Ms ZiYou Gamble

If I won £1m tomorrow … I would

£1m | One million pounds | £1,000,000.

No matter how you express it – it’s a lot of money.

What would I do if I won it tomorrow, and it was all mine to do with as I pleased?

The thought experiment

So, for today’s post I am linking up with other UK FI bloggers to play a thought game – what would I do if I won £1m tomorrow and it was all mine to keep.

The rules are as follows: a quick stream of consciousness post answering the question posed. If you want to join in please do and write a quick post of your own – then let us know and we’ll add you in.

So here is my post on what I would personally do if I won £1m tomorrow.

Firstly, I’m getting a little flashback to Brewsters Millions here – does anyone else remember that classic movie?



And the first thing? I think I would keep it a secret, at least initially. I don’t think I’d want people knowing I came into money. Since I already religiously practise stealth wealth, as some people treat you differently if they think you have money.

So you wouldn’t be seeing my pic online or in the papers, and everyday life would continue as normal. But I would be making plans to radically change my life with the money. And also turn to philanthropy.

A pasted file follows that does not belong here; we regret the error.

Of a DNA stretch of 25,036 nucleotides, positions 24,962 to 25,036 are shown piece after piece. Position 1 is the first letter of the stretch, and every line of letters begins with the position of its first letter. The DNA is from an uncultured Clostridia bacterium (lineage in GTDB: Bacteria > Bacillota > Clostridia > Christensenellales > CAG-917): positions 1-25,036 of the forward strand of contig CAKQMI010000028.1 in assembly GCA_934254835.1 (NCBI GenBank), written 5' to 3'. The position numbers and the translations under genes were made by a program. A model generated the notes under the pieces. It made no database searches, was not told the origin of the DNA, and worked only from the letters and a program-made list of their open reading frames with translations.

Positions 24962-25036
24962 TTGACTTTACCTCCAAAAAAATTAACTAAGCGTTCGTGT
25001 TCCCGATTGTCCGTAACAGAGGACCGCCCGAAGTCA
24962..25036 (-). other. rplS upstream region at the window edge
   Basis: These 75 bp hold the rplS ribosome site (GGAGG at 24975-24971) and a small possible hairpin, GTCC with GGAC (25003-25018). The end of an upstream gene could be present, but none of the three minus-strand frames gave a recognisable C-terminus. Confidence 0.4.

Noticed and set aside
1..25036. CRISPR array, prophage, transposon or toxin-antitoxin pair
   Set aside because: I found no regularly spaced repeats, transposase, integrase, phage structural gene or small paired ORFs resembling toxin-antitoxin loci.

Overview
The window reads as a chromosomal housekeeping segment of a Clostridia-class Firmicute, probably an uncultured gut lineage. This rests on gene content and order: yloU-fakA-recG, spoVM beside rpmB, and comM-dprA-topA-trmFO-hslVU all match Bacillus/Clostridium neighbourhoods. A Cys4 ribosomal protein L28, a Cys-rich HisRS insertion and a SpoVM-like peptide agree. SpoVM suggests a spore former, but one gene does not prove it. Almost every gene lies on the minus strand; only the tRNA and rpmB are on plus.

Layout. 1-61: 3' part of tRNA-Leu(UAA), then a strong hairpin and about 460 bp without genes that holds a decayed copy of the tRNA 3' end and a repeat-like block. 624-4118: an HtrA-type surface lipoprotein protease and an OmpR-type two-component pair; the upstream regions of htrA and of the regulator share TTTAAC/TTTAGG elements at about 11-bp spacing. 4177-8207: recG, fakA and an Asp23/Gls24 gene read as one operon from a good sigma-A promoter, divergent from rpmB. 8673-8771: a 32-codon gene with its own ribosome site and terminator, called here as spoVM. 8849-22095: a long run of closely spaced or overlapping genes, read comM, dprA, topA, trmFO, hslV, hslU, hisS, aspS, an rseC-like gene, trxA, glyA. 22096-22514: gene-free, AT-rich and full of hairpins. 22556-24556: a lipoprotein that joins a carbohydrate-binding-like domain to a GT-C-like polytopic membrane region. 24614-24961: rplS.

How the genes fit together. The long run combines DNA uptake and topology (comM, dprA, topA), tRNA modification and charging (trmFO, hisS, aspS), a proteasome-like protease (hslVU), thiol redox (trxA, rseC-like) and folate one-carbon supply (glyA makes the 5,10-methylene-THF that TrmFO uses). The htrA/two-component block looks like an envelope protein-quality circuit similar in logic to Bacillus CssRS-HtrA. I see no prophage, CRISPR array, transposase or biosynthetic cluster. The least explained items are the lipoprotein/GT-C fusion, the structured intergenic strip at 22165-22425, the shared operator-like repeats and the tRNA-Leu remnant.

First Chunk  – £200k

I’d invest this amount right away according to my investor policy statement.

OK, I don’t really have a written investor policy statement as I like to fiddle with things. But I do have a section of my money spreadsheet with my asset allocation.

Anyway, I’d throw £200k into the markets right away, according to the asset allocation in my spreadsheet.

As I already max out my ISA and SIPP, this would have to be in my taxable account.

Then I am FI

So, after that first £200k is added to my assets, I am considering myself financially independent or FI. Hence I would no longer need to trade my time for money. I’d then make plans to quit work.

As I work freelance I have contracts of specific lengths to fulfil. Being an overly conscientious Type A person and keen to do the right thing I’d make sure I worked till the end of the contract and lined up a replacement before quitting – I don’t believe other people should have to suffer for my good fortune (my do no harm value).

But once all the work ducks are in a row, I’d quit working and trading my time for money. I’d move all my energy onto the next stage of life. And my energy and excitement would be rising.

Donating and Volunteering – second chunk – £600k

Moving on to the actual money itself. The bulk of the money I’d earmark for good causes. I have many, many charities that I’d like to support.

In addition, my time would then be free to volunteer full time and really make a difference to non-profit organisations.